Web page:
Understanding how to be good, to function within a civic community, to be wise, to think with a keen and skilled mind, and to ultimately become civilized is the goal of the liberal arts. To understand the world in a wise and prudent fashion is the goal of the arts. And is someone who has not dedicated the time to studying the concepts behind these arts a safe, healthy citizen? No. He is a wolf, a rabid dog, who lives a dangerous life where nothing is sacred and everything is allowed. A civilization cannot function in good health unless founded on some bastion of truth, beauty and wisdom – great works which inspire us and help mold our natural dispositions to wholesome ends.
Ultimately: what is the good of technical arts and sciences without a knowledge of how to use them wisely?
* * *
Another topic on my mind is this notion of a bloated economy in ruins, that might only be fixed by cutting teacher’s salaries, paltry aid to the poor and educational funding. Again and again this repulses me and also infuriates me. I am repulsed in that other human beings would think to cut funding to such critical human services with good knowledge of the misery that act would take, and infuriated by a lack of understanding of our economy. Referring to a previous topic, it seems that most citizens nowadays lack both a clear faculty of reason and a knowledge of the good.
Need I mention the proverbial elephant in the room? Must I say what should be extremely obvious? A state which is in a condition of constant war cannot sustain itself. The United States has developed a massive military industrial complex which behaves as if the Soviet Union is still in existence, and has not shrunk but grown since the collapse of that empire. Projecting our national power over hundreds of massive oversea bases and sustaining two colonial wars with the help of bloated mercenary contracts has worn the economy thin.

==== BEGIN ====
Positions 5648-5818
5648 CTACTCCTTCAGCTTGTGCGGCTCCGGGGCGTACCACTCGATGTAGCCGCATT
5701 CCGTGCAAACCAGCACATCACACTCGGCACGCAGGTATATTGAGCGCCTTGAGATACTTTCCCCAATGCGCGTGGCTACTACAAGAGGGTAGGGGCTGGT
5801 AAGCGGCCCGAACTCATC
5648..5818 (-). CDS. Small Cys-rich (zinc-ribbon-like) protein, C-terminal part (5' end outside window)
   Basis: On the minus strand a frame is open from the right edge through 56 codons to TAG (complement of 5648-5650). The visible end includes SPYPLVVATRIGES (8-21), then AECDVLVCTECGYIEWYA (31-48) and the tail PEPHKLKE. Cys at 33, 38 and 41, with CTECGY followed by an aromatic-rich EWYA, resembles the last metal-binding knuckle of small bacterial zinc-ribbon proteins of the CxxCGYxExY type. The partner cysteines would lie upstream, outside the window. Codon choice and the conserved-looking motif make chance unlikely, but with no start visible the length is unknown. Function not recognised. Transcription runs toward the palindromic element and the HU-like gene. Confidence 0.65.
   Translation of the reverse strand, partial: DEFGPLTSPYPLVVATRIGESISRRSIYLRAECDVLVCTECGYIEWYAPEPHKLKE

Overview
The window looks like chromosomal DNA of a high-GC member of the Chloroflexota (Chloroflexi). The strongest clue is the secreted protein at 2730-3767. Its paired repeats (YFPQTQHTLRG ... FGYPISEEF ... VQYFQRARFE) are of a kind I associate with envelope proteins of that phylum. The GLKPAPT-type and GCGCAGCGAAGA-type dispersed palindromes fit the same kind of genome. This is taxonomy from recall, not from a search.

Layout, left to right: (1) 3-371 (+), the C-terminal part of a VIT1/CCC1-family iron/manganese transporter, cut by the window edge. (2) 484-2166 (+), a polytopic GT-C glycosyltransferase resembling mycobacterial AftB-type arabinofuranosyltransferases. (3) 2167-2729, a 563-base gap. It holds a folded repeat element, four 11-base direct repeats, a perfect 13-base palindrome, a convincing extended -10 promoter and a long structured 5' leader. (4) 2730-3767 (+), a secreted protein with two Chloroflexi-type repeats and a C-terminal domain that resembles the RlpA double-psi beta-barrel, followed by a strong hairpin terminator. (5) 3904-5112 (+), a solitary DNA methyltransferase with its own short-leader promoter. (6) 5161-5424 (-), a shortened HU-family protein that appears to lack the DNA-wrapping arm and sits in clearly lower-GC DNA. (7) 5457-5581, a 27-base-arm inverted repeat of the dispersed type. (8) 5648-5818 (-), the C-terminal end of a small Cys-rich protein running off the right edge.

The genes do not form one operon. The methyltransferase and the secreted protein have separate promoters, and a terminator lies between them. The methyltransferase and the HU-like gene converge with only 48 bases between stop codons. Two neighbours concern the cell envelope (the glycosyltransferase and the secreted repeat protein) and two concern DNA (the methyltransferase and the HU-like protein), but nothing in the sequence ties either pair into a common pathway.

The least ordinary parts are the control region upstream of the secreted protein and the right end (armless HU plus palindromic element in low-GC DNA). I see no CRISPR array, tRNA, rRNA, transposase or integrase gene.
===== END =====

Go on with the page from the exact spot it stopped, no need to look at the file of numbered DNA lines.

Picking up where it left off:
The sophists in Washington propose cutting programs which constitute a minuscule amount of the budget while the greatest expenses are completely and utterly ignored. Glance not on defense spending, the smallest reduction in which would assuage if not eliminate a collapsing social fabric, and instead hunt after what minuscule social services the state provides in remainder.Â The country continues to be a land where the weak are devoured and the streets are filled with homeless children, the starving, drug addicts and the suicidal all for the exploitation of foreign lands and the prestige of empire.
And instead of reducing defense funding the sophists invoke the fallacy of Reaganomics as salve to our economic and social woes. The myth informs us that if only we cut more taxes toward the rich, they would somehow save us. This fallacy endures, despoiling our republic.
* * *
Back to the topic of public sponsoring of the arts, in particular the visual arts.Â Tired, will write later.